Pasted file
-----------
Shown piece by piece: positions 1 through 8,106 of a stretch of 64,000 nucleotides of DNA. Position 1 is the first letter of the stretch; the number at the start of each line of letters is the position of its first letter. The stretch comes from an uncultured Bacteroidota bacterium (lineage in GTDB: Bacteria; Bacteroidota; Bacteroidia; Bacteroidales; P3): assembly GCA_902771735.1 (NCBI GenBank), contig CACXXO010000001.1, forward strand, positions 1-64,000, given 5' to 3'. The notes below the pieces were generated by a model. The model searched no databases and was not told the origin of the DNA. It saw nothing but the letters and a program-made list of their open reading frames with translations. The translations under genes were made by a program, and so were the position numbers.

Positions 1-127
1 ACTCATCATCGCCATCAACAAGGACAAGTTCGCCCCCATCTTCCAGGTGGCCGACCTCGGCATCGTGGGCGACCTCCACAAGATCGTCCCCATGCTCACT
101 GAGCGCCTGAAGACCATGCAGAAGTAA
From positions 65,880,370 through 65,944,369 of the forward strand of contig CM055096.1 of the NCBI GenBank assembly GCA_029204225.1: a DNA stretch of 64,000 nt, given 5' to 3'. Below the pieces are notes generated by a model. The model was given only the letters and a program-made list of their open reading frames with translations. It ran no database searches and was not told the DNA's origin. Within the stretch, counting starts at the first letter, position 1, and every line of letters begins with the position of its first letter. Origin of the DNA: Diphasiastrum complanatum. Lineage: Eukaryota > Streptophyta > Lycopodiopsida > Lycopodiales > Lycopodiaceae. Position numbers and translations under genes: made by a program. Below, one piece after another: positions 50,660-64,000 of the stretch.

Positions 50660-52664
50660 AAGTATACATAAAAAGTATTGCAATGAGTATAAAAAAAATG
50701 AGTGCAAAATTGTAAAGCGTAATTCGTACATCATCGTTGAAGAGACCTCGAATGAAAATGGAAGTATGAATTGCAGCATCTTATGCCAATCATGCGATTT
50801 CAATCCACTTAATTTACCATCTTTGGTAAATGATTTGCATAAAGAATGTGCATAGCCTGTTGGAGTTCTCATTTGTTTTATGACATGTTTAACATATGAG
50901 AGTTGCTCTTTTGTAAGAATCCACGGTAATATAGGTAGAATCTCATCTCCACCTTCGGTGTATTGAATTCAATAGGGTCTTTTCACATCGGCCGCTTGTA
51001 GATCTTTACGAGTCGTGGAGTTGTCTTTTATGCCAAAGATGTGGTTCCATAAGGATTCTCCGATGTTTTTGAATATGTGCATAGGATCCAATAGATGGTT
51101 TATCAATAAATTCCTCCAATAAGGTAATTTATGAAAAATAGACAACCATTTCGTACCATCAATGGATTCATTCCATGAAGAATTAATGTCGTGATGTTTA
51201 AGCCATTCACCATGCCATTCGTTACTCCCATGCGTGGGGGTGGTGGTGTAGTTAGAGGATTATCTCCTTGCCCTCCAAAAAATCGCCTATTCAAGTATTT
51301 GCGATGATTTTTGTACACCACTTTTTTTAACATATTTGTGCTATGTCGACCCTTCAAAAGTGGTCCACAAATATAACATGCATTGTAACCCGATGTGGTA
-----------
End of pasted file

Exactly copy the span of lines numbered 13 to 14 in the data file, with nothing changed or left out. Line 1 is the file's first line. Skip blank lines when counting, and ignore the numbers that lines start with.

51201 AGCCATTCACCATGCCATTCGTTACTCCCATGCGTGGGGGTGGTGGTGTAGTTAGAGGATTATCTCCTTGCCCTCCAAAAAATCGCCTATTCAAGTATTT
51301 GCGATGATTTTTGTACACCACTTTTTTTAACATATTTGTGCTATGTCGACCCTTCAAAAGTGGTCCACAAATATAACATGCATTGTAACCCGATGTGGTA